PART II – THE BIKE
As if my shame wasnt already complete, I realized that all that futile kicking in the pool had also turned my LEGS into quivering jello too. I tried to jog to T1 but I think it was a modified shuffle. I was already toast. I got to my bike and toweled off a bit, though Wes was already harassing me about this being a race or something. I was trying to maintain some semblance of urgency, but the damn spaghetti arms made it tough just to tie my shoe. I finally jumped on the bike and of course the first part is straight up a hill. I’m actually feeling slightly better though, because I’m not having to employ my useless upper extremities. I grabbed my Garmin, but now realize I lack the coordination to put it on, so I just hold it against the handlebars. I’m thinking I’m going up the hill at a decent pace, but I’m soon being passed left and right by everybody. It doesnt help the gears cant seem to lock in and im pedaling about 1000 rpm to go like 10 mph. I realize near Sumter st I havent actually started the Garmin, so I push it here. I struggle a little until finally I get to Gervais and get to fly down the hill. I’m still getting passed, though. I hit the second loop and get a boost from the fam and friends but its getting harder this time. I do manage to pass one other guy when he actually gets off his bike and walks the hill. People are getting sparser by this time, but a group still passes me on the hill. A woman asks me which team I’m on, and then if I’m racing? Between my neon shirt , mountain bike and overall slowness, I think she thought I might be a race marshal or something? I give her a “yes, I’m racing, thanks for that”. Another struggle but then reprieve on Gervais. Third time its looking like a ghost town out there. I’m actually hoping the police dont open the course to traffic, thinking no one could be this slow. I pass one dude really struggling on the hill, but then ride the rest of the loop completely alone. I figure I must be almost last.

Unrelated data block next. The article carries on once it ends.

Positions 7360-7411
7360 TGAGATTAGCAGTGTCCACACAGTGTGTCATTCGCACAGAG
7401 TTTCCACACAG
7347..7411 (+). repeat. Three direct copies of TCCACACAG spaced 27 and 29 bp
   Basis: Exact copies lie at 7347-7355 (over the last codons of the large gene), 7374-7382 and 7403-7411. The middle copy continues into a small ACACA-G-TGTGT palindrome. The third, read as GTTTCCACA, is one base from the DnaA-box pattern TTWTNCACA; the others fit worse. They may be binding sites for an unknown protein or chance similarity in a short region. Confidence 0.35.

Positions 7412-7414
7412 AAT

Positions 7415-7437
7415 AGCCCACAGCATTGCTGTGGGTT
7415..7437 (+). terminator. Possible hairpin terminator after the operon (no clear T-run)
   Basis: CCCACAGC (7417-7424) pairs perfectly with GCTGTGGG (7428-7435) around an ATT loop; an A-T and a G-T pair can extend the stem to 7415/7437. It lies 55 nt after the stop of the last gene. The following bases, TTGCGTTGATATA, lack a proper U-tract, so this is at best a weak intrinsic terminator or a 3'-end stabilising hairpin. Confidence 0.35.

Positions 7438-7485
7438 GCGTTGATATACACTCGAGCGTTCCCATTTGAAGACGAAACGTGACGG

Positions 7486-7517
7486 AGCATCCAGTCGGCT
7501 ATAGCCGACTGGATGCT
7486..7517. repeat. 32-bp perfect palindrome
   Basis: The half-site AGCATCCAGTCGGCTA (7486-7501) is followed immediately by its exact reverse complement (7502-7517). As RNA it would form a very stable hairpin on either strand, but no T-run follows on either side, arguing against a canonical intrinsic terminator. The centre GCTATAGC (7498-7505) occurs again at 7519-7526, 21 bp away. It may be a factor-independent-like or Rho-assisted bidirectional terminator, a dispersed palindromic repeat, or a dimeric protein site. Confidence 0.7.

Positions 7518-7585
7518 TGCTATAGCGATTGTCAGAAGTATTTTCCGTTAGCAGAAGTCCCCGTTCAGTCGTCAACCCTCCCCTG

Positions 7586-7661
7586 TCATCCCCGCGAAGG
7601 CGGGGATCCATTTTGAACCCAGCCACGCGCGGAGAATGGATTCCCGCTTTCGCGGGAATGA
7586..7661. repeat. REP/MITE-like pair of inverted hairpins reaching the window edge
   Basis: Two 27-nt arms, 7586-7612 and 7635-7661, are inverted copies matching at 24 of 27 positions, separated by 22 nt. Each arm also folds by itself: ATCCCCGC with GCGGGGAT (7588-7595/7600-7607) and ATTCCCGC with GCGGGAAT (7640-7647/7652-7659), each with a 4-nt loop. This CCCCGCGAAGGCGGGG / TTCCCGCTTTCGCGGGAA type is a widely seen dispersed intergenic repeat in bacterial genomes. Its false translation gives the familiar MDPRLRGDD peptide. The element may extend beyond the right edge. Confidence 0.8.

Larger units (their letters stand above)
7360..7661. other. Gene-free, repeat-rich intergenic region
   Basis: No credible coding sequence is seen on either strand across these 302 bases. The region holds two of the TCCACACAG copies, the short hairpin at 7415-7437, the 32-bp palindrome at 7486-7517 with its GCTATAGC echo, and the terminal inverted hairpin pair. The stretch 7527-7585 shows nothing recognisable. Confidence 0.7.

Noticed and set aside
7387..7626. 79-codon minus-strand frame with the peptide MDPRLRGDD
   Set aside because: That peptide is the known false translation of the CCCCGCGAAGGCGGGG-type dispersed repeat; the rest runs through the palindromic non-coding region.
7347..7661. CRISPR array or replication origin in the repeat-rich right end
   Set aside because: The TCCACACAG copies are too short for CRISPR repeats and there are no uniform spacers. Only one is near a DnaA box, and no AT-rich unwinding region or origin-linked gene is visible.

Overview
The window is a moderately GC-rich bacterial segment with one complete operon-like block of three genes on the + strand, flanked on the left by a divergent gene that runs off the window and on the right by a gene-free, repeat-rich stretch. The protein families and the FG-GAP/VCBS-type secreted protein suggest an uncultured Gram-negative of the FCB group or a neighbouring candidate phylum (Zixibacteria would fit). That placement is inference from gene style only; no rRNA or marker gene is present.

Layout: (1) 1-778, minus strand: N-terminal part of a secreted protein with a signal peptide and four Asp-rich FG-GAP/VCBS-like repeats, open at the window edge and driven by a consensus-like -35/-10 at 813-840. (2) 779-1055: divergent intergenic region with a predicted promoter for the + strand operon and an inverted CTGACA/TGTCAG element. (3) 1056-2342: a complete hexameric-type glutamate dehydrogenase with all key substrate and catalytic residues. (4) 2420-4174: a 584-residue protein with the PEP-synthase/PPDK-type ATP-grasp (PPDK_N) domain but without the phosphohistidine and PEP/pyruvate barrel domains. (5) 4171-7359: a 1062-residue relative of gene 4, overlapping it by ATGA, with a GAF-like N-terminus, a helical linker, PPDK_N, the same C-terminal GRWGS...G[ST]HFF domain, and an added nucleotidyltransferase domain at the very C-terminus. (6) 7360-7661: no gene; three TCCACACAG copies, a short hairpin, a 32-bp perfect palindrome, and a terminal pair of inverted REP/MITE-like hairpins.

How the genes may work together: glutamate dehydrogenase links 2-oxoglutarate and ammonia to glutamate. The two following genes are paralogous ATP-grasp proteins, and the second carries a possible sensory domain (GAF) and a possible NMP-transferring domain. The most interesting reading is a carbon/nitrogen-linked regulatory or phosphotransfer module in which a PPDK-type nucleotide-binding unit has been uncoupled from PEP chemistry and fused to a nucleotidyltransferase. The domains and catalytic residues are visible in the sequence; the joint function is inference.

PART III – THE RUN
I finally finish lap 3 and I am wiped out. When I dismount the bike I’m just hit with some epic glute and hamstring soreness, like two king cobras jumped up and bit me in the ass simultaneously. I dont even bother to rack the bike, which Greg luckily does for me afterward to avoid the penalty. I do manage to take my helmet off and strap my number on but forget my hat. The start of the run is just brutal…so sore. Plus zero energy, so my race pace coming out of T2 is maybe 8 minutes/mile. What’s worse is having to run up that damn hill I just biked up 3 times. The course goes over the USC footbridges near Strom, out to the convention center, then back to Blatt, out to Bates West and a turn back to the field just below Blatt for the finish. There’s no one in sight except for a steady stream of people coming back to the finish, and tons of people walking around, obviously already done. As I head out on the course, I see a lot of people with higher numbers than me already heading back. Some people are walking…but still a mile ahead of me. I personally feel like I’m crawling but jello legs are still not responding. Can’t believe my first mile is actually sub 8, 7:57. Finally, at the turnaround, some of the soreness starts to abate, and I’m able to pick up the pace on the ensuing downhill. To this point I havent seen a soul on my path, but suddenly I catch up to a bunch of people and start passing. Hey, I found something I’m actually good at! Yay for me. Hit mile 2 in 7:15, and looping back near the finish makes me really pick up the pace. Actually manage a 6:30 pace for the last 0.8 miles to save a shred of self respect, though being announced as the president of the Columbia Running Club and finishing near last is a little rough. At least Rudnicki told people it was my first tri. Finished the 2.8 miles in 20:23 officially. 174th male out of 196, 1:19:56 overall. Was 191st in the swim, 185th in the bike and 66th in the run.
Wow. All I can say is that I’ve gained a huge amount of respect for triathletes. This was just a sprint distance and I felt better after the marathon in Jacksonville. Major thanks to William for lending me the bike and the Howells for helping me with the logistics. Good to see the support of Jennifer Reeves, Wes Spratt and Katie Hines out there. Derek Gomez rocked 11th place and took home 2nd in his age group. Team Spaghettios/Hudgins finished 5th in the relay and way ahead of me.
Many thanks to Laura and Greg for taking the pics below: